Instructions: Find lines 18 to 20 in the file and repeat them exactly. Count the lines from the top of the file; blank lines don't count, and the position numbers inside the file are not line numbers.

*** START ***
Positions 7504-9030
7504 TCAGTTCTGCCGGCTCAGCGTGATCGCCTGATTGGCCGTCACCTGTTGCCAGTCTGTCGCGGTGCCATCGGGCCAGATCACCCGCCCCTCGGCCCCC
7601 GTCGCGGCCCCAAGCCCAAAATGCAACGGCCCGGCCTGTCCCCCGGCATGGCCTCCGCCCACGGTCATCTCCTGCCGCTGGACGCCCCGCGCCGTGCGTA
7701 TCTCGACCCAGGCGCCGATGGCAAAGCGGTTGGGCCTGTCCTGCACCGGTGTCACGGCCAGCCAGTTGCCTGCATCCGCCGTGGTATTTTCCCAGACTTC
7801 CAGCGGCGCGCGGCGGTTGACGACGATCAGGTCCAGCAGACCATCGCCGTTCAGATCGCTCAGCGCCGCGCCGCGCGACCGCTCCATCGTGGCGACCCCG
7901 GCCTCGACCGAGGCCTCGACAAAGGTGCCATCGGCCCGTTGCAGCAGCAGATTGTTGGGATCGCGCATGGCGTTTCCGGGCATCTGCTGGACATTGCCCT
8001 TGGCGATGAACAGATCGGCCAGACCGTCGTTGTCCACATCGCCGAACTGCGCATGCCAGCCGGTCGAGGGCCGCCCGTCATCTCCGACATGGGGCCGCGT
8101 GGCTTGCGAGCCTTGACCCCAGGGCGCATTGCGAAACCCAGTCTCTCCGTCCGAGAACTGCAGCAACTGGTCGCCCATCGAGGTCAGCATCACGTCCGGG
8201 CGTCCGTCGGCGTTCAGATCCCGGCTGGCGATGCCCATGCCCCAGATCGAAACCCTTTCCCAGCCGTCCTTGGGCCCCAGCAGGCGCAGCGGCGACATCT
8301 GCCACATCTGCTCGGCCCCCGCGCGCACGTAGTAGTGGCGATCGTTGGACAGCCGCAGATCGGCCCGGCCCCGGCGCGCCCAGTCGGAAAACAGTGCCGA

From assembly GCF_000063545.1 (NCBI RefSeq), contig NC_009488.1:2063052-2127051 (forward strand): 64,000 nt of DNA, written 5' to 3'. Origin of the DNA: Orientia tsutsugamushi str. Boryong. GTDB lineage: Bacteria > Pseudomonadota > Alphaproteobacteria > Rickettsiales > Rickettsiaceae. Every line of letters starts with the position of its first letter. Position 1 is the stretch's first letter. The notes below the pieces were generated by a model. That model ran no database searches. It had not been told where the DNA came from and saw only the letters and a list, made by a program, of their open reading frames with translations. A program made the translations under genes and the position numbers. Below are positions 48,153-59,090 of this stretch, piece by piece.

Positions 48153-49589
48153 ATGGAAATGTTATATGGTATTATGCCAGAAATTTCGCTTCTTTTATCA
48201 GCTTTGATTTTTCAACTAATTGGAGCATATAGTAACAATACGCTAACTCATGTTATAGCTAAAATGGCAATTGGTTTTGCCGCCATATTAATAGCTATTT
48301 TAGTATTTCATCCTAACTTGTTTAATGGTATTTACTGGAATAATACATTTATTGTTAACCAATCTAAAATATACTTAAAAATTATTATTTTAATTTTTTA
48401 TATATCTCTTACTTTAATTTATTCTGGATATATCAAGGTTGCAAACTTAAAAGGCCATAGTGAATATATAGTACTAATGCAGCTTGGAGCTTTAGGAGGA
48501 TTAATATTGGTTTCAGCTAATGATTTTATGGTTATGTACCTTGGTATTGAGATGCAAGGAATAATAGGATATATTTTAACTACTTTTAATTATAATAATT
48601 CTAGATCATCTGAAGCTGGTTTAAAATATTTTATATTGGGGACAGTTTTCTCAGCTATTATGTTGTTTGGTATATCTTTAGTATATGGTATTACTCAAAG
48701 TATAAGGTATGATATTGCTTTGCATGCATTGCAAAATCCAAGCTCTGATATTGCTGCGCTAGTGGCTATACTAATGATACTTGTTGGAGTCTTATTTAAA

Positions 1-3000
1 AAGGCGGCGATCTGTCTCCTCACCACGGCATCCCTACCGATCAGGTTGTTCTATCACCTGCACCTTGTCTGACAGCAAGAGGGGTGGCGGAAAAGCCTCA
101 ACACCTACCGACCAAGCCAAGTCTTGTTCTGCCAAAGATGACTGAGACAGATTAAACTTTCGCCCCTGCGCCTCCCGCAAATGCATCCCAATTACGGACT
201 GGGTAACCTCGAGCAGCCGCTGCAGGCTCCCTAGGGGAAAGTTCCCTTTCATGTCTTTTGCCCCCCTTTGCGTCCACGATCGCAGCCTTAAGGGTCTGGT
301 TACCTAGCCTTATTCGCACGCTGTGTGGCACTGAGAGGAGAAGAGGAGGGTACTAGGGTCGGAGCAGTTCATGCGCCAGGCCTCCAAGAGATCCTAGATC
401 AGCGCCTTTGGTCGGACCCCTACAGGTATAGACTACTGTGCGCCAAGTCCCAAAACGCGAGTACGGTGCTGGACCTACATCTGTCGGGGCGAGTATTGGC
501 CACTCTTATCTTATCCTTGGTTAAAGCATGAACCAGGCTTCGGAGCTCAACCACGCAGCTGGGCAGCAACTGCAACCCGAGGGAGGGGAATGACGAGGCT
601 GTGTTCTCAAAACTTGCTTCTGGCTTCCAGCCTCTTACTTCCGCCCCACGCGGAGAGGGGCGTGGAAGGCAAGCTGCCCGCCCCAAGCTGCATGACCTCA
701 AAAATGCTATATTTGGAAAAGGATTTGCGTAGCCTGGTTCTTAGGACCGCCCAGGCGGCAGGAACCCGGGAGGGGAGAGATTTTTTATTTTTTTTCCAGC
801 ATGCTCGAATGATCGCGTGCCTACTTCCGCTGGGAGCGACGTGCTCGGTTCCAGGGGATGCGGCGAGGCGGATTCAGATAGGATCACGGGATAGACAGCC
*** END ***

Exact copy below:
48601 CTAGATCATCTGAAGCTGGTTTAAAATATTTTATATTGGGGACAGTTTTCTCAGCTATTATGTTGTTTGGTATATCTTTAGTATATGGTATTACTCAAAG
48701 TATAAGGTATGATATTGCTTTGCATGCATTGCAAAATCCAAGCTCTGATATTGCTGCGCTAGTGGCTATACTAATGATACTTGTTGGAGTCTTATTTAAA

Positions 1-3000